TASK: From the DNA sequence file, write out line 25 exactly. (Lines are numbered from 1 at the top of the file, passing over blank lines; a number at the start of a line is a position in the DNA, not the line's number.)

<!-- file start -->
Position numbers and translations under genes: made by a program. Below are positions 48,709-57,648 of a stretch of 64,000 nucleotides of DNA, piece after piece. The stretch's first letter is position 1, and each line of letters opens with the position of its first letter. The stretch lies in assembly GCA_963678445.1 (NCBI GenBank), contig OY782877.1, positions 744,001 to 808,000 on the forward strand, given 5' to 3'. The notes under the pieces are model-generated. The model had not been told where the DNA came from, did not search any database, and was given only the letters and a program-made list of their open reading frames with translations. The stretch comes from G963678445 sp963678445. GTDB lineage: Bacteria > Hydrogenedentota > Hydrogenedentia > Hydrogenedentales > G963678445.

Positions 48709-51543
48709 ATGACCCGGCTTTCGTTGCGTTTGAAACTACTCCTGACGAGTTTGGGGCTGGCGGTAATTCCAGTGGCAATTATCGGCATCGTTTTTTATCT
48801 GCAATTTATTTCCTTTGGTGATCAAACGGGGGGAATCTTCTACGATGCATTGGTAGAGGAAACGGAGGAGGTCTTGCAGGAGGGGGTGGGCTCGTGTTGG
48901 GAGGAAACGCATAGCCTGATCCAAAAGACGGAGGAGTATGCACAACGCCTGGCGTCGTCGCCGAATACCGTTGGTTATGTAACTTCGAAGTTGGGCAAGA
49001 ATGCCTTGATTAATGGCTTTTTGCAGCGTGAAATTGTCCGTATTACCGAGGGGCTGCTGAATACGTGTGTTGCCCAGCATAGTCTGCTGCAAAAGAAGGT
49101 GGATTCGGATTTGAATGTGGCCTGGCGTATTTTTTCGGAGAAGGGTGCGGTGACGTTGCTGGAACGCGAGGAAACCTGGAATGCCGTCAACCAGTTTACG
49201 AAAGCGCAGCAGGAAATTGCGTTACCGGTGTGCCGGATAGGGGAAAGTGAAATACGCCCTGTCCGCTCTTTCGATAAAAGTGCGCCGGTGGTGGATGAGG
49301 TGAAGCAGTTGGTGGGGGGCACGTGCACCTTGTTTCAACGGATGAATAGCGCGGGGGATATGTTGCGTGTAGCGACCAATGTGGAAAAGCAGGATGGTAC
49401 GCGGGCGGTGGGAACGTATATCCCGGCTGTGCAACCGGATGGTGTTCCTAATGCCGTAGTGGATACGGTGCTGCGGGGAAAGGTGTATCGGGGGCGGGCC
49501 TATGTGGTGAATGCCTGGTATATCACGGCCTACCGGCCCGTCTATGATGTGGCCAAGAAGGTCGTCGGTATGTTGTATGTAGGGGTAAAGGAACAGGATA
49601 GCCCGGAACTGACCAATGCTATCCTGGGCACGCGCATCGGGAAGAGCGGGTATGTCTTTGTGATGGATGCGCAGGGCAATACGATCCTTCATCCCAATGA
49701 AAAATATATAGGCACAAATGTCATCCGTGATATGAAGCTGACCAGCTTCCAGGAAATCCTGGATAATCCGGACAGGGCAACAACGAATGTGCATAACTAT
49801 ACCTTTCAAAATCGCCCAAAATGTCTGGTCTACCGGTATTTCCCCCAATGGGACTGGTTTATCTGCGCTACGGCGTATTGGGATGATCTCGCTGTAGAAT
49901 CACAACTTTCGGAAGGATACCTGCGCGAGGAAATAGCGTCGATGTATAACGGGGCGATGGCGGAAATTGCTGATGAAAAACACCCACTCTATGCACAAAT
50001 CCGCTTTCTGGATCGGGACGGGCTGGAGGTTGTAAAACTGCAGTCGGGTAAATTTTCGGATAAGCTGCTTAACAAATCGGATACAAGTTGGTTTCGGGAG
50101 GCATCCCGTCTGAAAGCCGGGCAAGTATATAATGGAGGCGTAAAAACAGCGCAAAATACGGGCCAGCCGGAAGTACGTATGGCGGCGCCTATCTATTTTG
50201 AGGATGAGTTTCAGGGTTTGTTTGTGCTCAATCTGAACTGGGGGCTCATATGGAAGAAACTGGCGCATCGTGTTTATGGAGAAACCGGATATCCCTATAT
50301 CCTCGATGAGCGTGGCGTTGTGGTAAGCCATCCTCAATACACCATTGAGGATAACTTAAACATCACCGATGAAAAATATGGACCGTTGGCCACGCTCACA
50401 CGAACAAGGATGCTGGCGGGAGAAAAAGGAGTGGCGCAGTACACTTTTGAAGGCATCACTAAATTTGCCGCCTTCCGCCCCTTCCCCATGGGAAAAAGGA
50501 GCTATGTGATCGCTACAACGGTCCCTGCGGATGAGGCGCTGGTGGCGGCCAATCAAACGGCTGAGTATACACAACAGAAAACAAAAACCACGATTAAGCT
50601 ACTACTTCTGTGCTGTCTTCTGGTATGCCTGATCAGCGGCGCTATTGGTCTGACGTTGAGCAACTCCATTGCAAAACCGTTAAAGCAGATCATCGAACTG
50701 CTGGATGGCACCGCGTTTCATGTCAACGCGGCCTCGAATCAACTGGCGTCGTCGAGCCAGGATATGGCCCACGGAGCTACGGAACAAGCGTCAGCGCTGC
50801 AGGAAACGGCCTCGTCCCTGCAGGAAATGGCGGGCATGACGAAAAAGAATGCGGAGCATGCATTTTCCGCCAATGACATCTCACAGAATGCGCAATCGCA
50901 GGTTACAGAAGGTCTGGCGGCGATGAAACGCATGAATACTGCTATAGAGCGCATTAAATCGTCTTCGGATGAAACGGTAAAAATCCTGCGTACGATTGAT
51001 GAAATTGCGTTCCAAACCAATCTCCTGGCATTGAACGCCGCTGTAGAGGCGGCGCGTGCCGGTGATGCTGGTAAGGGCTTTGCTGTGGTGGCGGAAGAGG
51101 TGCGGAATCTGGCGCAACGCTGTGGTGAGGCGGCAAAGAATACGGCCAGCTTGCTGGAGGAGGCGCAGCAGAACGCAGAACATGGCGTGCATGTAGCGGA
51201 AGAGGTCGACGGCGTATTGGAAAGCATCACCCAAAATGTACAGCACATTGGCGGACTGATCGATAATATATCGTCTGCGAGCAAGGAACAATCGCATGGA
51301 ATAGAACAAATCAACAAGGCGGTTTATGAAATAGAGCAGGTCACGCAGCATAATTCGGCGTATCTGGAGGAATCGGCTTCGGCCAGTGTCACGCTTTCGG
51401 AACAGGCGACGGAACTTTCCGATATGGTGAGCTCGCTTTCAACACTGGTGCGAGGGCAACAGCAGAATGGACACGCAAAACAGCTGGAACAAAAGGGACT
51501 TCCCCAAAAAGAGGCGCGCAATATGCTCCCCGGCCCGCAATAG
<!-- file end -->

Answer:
50901 GGTTACAGAAGGTCTGGCGGCGATGAAACGCATGAATACTGCTATAGAGCGCATTAAATCGTCTTCGGATGAAACGGTAAAAATCCTGCGTACGATTGAT